The Los Alamos National Laboratory (LANL) Foundation is pleased to release its year-long research study on the condition of college and career supports and career pathways for students in Northern New Mexico. The resulting research report and policy brief, titled “The Road to Readiness: Equitable Access to Career Pathways and College Transition Supports in Northern New Mexico,” provides multiple actionable recommendations and reflects the work of a core LANL Foundation team in collaboration with 25 administrators from diverse high schools throughout the seven-county region that the LANL Foundation serves (Los Alamos, Mora, Rio Arriba, San Miguel, Sandoval, Santa Fe, and Taos).
Recommendations for short-term and long-term strategies to expand and strengthen college and career services and programming in the region and in other parts of New Mexico include: providing each high school with a core team of key staff; enhancing support for small, rural, and tribal schools; securing recurring, equitable, and sufficient funding; increasing broadband access and maximizing business and education partnerships.
Approximately one year ago, the LANL Foundation made a commitment to expand its focus on enhancing students’ access to academic and technical opportunities that lead to high-quality jobs by supporting the growth of college and career readiness in schools, districts, communities and Pueblos, Tribes, and Nations.
President & CEO of the LANL Foundation Jenny Parks says, “Investing in research that advocates for the improvement of learning opportunities and support structures for students as they transition from high school to college, career, and community pathways is at the core of our mission. A systematic and equitable approach to college and career readiness in Northern New Mexico is more important than ever given present and future job market demands, the critical need for economic mobility, and our increasingly global context. I am optimistic that our findings and recommendations—with the help of lawmakers, education leaders, and communities—will drive positive, lasting change.”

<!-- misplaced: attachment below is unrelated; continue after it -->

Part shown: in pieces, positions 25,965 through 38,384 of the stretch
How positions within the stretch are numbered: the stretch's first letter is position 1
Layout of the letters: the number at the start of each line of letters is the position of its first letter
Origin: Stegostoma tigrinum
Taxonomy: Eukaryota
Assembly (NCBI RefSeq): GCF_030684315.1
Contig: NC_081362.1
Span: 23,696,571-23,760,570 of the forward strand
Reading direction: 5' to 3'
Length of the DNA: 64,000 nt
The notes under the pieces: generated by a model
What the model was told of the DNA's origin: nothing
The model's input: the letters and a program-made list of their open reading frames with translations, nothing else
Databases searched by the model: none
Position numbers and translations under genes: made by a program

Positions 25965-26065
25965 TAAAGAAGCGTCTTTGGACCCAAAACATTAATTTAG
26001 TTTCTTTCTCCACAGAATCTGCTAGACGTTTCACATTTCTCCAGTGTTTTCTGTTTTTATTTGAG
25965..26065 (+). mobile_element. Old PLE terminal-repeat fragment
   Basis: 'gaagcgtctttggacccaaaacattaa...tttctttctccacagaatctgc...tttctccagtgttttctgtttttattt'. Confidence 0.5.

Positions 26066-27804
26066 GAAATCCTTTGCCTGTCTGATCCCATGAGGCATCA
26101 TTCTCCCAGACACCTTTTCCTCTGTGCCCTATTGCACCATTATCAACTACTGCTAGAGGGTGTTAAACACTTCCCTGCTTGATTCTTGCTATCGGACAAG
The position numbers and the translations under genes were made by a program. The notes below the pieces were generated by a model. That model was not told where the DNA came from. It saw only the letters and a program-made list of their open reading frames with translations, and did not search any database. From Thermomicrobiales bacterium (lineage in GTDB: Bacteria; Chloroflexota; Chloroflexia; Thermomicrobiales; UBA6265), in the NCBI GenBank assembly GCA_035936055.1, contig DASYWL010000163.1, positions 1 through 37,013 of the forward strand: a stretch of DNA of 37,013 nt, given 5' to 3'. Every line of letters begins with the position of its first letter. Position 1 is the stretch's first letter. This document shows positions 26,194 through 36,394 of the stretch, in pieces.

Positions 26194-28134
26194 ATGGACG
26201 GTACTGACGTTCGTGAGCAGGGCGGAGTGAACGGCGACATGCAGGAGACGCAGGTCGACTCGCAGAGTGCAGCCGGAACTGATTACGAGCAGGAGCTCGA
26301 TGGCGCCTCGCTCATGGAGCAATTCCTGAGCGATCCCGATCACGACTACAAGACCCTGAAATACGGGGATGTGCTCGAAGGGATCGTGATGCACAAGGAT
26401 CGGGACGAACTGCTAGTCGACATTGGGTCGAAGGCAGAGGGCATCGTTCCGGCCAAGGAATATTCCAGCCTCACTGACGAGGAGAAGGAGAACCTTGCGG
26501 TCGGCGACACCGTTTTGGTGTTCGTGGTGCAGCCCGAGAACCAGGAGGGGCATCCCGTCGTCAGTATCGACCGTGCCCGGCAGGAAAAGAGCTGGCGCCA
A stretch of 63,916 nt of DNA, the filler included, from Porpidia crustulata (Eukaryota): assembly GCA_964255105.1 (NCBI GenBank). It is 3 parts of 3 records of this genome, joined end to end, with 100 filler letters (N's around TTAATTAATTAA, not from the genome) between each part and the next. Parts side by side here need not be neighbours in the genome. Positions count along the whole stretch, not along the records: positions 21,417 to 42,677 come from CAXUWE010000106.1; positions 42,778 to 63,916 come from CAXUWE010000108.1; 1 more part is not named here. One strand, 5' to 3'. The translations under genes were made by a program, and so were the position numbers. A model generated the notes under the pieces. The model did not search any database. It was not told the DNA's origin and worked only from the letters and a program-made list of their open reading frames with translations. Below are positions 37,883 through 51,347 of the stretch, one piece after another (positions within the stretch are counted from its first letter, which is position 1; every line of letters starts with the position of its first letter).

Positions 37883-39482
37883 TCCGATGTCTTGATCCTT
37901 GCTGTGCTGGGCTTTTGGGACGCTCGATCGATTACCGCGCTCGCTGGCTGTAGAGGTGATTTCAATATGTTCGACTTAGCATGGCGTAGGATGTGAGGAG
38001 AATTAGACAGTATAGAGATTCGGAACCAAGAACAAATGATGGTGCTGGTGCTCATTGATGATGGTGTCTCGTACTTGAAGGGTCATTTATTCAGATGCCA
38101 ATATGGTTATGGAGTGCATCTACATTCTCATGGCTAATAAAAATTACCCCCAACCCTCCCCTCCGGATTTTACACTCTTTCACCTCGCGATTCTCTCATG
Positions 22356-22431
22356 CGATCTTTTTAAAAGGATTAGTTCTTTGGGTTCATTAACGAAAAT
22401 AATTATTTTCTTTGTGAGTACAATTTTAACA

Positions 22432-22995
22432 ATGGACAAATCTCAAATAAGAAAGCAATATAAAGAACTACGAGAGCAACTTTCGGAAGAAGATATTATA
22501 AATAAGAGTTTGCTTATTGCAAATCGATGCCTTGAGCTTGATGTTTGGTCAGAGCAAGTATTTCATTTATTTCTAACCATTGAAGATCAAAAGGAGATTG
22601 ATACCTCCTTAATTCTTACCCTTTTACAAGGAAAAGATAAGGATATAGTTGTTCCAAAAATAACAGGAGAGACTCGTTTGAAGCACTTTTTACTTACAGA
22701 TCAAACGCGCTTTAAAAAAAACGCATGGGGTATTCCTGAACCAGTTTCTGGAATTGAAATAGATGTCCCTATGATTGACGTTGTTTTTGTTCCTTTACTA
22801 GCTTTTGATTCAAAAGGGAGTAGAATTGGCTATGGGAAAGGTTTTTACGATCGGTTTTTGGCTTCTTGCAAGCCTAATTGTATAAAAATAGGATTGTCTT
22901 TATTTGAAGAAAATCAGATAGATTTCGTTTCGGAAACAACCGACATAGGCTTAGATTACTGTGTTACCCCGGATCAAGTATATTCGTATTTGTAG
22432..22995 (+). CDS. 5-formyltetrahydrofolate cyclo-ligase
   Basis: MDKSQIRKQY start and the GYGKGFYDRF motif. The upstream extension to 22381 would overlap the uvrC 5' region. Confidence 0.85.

The findings of the study indicate that students’ readiness requires a multi-pronged approach and systematic coordination with school districts, communities, tribal nations and the state of New Mexico in the form of institutionalized industry partnerships, professional training to support college and career readiness programming, equitable funding and financing for all schools, and universal access to broadband.
Collaboration with education leaders throughout the region ensured that this research is community based, robust, and relevant. Española Public School District Superintendent Fred Trujillo commented: “This report is an outstanding accumulation of useful information to help plan for the future of our students. We are committed to utilizing the research to ensure that our students are college and career ready and experience dual credit, AP courses, vocational education, and career pathway offerings to aid in their life decisions.”
Cuba Independent School District Superintendent Karen Sanchez-Griego added: “The LANL Foundation report on college and career readiness speaks volumes about embracing the true realities and racial underpinnings that exist in our schools today, inhibiting students of color and rurality to succeed beyond high school and their own dreams of 21st century careers. We must take action on the recommendations cited in the report to inform our students, parents, communities, and show our students that the world is their oyster and we will support their dreams.”
With New Mexico’s 55th legislative session underway, there are a number of bills gaining positive feedback and traction that reflect the substance of many of the “Road to Readiness” report’s recommendations, including expanding broadband access, supporting career and technical education, and providing recurring, equitable, and sufficient funding for all college and career supports.